Professor Dan Drezner is again illustrating how we ended up with a misbegotten consensus on globalization built upon inadequate assumptions and shallow analysis. A couple of weeks ago, we encountered him badly mischaracterizing a study about the supposed value of trade liberalization. Breezing past that issue, he is back now with a more outlandish claim, that: “a world in which ‘trade were balanced, domestic industry robust, and productivity rising’ is a world that not only does not exist, but very likely cannot exist” (emphasis in original).
German philosopher Hegel postulated that history progresses through thesis, antithesis and then synthesis. Today we are seeing the first two dynamics with trade policy and attitudes towards globalization; we desperately need the third.
In a recent post, Rachel Bovard rightly defended the notion that in certain instances national security considerations should supersede free trade considerations. She specifically cited the ban on Huawei in the context of a discussion of a recent Real Clear Markets column by economist John Tamny, who makes a traditional free market case against the ban on Huawei in the US market
In a recent Real Clear Markets column, economist John Tamny made the case that Oren Cass’s policy advice is backwards and will result in political doom for, in Tamny’s words, “the hyper emotional Marco Rubio.”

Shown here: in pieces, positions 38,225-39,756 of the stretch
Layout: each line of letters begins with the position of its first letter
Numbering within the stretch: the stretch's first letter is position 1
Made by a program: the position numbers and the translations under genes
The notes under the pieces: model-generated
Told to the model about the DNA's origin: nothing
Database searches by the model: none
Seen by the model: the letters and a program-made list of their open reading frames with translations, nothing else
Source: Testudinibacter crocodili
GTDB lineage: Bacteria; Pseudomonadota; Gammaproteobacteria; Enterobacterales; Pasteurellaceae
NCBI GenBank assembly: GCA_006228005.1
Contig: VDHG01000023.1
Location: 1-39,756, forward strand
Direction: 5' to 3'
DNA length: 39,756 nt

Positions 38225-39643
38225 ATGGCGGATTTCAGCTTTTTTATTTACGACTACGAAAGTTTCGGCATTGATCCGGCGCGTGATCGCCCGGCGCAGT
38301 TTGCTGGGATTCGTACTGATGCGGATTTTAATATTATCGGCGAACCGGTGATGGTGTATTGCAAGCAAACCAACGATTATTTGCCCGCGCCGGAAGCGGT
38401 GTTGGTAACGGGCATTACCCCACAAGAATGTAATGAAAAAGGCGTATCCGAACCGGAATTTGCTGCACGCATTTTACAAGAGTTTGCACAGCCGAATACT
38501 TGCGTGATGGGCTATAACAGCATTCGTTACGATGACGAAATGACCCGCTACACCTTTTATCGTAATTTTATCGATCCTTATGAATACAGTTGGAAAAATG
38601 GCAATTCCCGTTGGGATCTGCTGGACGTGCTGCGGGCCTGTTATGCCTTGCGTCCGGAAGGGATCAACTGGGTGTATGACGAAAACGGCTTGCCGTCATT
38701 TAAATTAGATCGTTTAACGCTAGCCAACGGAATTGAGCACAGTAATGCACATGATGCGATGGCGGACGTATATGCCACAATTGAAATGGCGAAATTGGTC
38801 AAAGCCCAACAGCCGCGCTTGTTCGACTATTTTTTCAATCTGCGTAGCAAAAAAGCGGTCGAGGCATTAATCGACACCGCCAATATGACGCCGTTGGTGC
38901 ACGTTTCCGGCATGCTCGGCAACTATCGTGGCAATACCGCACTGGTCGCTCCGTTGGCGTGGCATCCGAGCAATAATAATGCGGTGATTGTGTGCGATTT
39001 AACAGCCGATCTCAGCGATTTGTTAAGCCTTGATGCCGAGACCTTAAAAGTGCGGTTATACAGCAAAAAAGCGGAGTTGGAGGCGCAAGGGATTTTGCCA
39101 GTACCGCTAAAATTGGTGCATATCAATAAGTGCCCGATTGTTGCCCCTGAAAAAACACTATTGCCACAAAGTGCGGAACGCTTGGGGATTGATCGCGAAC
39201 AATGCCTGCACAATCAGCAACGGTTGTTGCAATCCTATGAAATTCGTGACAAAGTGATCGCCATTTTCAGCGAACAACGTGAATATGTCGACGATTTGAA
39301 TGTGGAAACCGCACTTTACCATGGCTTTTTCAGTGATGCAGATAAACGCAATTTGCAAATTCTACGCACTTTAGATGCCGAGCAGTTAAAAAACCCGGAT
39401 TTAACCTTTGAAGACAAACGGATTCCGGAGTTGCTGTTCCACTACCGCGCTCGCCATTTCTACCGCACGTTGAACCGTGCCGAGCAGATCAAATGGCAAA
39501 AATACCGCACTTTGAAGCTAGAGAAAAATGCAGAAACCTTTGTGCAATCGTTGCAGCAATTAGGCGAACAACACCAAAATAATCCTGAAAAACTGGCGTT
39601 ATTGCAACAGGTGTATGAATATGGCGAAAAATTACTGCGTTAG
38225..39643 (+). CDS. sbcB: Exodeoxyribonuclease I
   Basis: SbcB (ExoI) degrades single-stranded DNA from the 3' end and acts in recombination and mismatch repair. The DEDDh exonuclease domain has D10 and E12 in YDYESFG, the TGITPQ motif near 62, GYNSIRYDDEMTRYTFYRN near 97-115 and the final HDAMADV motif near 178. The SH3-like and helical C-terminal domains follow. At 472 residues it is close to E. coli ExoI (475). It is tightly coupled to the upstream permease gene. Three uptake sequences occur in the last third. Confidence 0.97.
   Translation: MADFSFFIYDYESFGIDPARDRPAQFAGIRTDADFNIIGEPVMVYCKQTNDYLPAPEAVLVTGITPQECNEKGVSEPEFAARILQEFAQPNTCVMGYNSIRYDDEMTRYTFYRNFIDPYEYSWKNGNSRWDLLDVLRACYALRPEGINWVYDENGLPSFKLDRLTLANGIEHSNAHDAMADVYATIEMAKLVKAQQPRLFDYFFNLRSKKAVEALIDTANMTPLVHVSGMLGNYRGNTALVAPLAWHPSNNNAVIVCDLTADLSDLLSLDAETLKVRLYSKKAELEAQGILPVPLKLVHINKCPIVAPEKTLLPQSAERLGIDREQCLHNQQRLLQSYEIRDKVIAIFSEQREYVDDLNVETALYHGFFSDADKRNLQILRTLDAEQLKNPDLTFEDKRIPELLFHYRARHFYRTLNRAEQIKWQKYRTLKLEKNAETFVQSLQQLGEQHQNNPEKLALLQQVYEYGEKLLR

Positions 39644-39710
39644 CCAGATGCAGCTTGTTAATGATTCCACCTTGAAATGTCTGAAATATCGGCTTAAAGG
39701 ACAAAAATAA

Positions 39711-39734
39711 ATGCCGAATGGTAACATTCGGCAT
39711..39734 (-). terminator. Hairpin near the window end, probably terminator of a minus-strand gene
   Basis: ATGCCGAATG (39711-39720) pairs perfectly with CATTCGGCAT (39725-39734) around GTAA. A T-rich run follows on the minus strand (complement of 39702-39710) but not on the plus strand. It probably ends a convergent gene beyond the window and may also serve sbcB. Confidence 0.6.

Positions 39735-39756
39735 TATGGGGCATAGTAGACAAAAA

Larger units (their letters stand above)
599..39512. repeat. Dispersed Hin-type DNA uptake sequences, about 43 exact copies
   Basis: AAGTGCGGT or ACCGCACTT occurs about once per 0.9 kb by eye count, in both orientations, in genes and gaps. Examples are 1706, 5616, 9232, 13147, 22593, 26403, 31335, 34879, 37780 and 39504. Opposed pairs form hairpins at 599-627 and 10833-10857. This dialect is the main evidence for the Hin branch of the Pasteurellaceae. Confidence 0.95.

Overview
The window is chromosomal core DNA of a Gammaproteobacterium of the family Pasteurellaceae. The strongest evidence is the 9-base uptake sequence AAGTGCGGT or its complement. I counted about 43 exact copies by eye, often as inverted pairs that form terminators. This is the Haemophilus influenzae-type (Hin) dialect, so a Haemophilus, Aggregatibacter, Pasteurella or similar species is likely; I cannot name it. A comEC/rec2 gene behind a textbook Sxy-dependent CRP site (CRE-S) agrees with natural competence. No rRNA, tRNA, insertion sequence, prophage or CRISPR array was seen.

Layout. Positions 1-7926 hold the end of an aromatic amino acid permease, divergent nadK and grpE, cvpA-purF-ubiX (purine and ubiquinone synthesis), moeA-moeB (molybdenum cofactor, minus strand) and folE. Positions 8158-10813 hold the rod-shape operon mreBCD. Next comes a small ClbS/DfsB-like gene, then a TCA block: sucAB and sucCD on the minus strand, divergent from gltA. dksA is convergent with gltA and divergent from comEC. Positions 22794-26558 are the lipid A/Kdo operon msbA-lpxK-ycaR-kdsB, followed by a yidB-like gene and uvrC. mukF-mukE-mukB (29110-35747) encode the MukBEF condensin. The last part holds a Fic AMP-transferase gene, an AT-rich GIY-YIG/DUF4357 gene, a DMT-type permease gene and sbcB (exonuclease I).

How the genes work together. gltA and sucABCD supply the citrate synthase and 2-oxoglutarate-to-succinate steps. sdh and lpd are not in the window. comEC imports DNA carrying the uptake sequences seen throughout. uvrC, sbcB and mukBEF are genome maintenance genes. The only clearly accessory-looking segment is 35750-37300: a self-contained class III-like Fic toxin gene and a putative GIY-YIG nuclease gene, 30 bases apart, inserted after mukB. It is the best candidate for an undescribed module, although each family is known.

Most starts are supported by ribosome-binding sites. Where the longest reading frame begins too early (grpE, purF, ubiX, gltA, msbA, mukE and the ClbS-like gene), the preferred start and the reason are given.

Professor Dan Drezner has been crudely criticizing Senator Josh Hawley’s New York Times op-ed on U.S. withdrawal from the WTO—treating it “the way one would treat an undergrad paper in global political economy,” awarding a C-minus, and offering the feedback that, “You can do better work than this, Josh. Put in the effort, do more research and make sharper arguments next time.” He exposes the fundamental weakness of his critique though, with the claim that “Hawley prefers exiting the WTO and rejecting the estimated $2.1 trillion in benefits from trade,” in the process demonstrating exactly what simplistic economic analyses of trade policy get wrong.
It is refreshing to see an increasing number of politicians and pundits from across the political spectrum calling for re-establishing their manufacturing base to address the vulnerabilities exposed in the wake of COVID-19. The latest is GOP Senator Josh Hawley, calling for the abolition of the World Trade Organization, in a NY Times Op-ed.
Sen. Josh Hawley recently opined in the New York Times about the need for the US to back out of the World Trade Organization (WTO) and engage the global economy with bilateral trade agreements that better reflect American interests.
If comparative advantage is created rather than discovered, refusing to play the game has consequences.